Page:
After years of uncertainty and countless false dawns, the sun is finally rising (again) on UK participation in Horizon Europe.
What it means
Fundamentally, joining Horizon means that researchers across the UK, Europe, and beyond, can benefit from working together on the biggest challenges that the world faces. The benefits of discoveries by researchers working together will be felt by everyone.
The UK joins a growing list of countries beyond the EU that see the value of using this platform as their vehicle for international collaboration. Near neighbours Norway and Israel are already members, New Zealand has joined, and Canada, South Korea and Japan are all in talks. The easier it is for researchers to work together around the world, the better.
We hope one day soon Switzerland can be added to that list again.
How it will feel on the ground
For individual researchers applying for funding, full association will feel much as EU membership did – fully eligible for all European Research Council grants, and able to take on coordination of multilateral collaborations.
The agreement will shortly bring an end to the stop-gap solution of researchers initially applying for Horizon funds, but then having to choose whether to move to another country to take up an ERC award or receive funding from UKRI instead. Some chose the former over the last few years, and the loss of talented colleagues as a result of wider political forces will not easily be forgotten.
But of course it’s not quite the same as being an EU member, even in the very narrow context of Horizon – and nor can it be. The UK will have a seat at the table when it comes to shaping the direction of the programme and full speaking rights, but not the right to vote on decisions. This is to be expected – there will always be a difference between being a member state and an associated country – but fortunately these votes are extremely rare in programme committees, with most decisions taken through discussion and consensus.
Meanwhile, the possibility exists of UK exclusion from certain funding calls on the grounds of security in particularly sensitive areas. But this has yet to be seen, and is expected to be a rarity.
There are all sorts of other details that wonks like me will pore over when the full text is available. Like the fact that in the Trade and Cooperation Agreement the ‘top up’ trigger of 8 per cent needs to be reached in two consecutive years to require extra payments – meaning that theoretically the UK could be a huge net beneficiary in one year, and yet avoid paying more if its net gain fell to 7.9 per cent the following year. If organising such a thing were possible I’m sure someone would be tempted to try – assuming this detail has survived the latest negotiations. It will be interesting to see if or how this has changed in the new agreement.
I’ll also be on the lookout for how the accumulated underspend from the extended delay to association will be used – not least as it will be in the hundreds of millions or even billions. The money is promised to R&D, and we won’t want to see such large sums lost clawed back by the Treasury for other uses as we saw previously. But that’s a question for another day.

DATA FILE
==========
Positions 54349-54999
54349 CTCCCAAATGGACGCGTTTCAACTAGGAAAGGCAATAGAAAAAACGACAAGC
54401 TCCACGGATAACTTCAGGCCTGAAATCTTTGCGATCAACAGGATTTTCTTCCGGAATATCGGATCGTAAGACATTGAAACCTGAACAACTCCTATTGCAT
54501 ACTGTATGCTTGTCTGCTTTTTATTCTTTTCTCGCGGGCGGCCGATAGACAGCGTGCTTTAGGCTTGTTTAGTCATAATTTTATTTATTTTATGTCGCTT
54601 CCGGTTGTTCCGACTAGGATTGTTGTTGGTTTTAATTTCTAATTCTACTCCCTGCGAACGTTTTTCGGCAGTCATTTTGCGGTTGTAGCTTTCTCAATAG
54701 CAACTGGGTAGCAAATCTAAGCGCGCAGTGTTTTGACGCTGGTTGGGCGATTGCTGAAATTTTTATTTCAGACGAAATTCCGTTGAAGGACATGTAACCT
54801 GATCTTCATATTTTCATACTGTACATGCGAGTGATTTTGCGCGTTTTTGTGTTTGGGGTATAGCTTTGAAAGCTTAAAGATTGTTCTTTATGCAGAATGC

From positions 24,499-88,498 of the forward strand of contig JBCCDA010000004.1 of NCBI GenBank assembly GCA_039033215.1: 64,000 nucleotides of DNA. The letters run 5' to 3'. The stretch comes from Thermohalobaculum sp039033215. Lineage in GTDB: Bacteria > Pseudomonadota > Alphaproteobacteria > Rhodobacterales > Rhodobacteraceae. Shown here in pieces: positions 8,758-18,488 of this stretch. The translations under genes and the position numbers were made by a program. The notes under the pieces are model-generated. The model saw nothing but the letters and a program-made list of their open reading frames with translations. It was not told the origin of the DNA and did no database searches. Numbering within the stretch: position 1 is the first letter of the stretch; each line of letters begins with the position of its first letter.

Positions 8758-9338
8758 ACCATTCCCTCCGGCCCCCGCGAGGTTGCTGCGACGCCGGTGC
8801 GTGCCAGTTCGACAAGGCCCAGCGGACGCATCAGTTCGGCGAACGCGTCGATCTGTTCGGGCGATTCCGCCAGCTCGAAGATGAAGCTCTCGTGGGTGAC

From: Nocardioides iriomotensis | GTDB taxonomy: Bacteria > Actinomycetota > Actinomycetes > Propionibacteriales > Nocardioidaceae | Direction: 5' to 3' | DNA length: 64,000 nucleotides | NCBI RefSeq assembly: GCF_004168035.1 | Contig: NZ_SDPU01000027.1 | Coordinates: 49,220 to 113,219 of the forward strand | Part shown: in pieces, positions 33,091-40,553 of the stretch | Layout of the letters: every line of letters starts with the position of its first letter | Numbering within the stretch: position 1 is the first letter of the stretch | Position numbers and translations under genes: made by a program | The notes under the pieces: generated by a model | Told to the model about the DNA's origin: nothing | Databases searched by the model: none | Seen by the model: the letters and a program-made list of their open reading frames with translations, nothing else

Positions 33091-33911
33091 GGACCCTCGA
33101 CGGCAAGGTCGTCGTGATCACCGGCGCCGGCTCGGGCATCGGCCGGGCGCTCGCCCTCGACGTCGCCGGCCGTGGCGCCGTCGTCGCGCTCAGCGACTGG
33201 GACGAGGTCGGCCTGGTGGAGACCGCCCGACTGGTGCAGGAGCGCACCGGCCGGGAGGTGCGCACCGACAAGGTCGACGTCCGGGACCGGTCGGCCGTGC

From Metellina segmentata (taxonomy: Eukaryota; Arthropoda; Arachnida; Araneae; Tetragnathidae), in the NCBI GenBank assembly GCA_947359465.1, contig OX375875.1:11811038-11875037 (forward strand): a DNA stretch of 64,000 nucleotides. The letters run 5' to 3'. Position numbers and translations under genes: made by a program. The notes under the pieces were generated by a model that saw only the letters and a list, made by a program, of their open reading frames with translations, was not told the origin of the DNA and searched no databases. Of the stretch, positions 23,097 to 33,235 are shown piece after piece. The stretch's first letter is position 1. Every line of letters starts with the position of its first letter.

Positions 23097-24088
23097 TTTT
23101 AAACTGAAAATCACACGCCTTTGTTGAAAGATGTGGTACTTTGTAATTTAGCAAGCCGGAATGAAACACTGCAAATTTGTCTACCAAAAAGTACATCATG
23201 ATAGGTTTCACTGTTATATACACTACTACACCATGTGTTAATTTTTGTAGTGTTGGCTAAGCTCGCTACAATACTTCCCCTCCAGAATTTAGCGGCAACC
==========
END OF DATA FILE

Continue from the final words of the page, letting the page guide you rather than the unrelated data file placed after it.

And what of the ideas in the Pioneer proposals – worked up as an alternative to Horizon? We may yet see some of those things appear as initiatives in their own right, to go alongside today’s good news – if money for them can be secured. Things like offering global inward and outward fellowships for postdoctoral researchers, upgrading national infrastructure, and expanding the International Science Partnerships Fund. Picking the best of those ideas and arguing for them will be part of the next phase for the community, now we know they won’t be at the expense of the big prize.
Bring me that Horizon
These details are trivial compared with the big picture, and it’s incumbent on the sector to make the most of the opportunity it has now. Researchers can apply for forthcoming calls that will be awarded in 2024, and can help spread the word that the UK is back.
For more than two years, the message has been that UK researchers can’t lead projects and can’t receive ERC grants. It’s going to take a lot of work to undo that domestically and across Europe, with clear and simple messaging. Speedy recovery is in everyone’s interest.
Every organisation that argued hard for Horizon – Wellcome included – should lend a hand in spreading the good news and encouraging applications. And the government and the Commission should pull out all the stops with its communications over the coming months – working closely to make sure that any lingering uncertainty about the status of the UK is stamped out.
Researchers should also stay across the guidance about existing awards, calls they’re in the process of applying to, and funding they’re receiving via the UKRI guarantee.
A sector effort
The essential ingredients of a deal on Horizon were all there as part of the Trade and Cooperation Agreement published at Christmas 2020, and I was one of many who celebrated that outcome (in line with Covid restrictions, naturally). But if we’d all known then that it’d be another three years before this would finally get over the line I’m not sure that sector unity on this issue would have held up. Horizon was always worth one more push, and we kept the faith.
Get Horizon Done has been the rallying cry from the whole of the whole research sector across the UK and the EU, with remarkable unity over an extended period.
It’s a great outcome for science, and I intend to savour the moment and I hope you’ll join me. In what can feel a fraught world, good things can and do happen.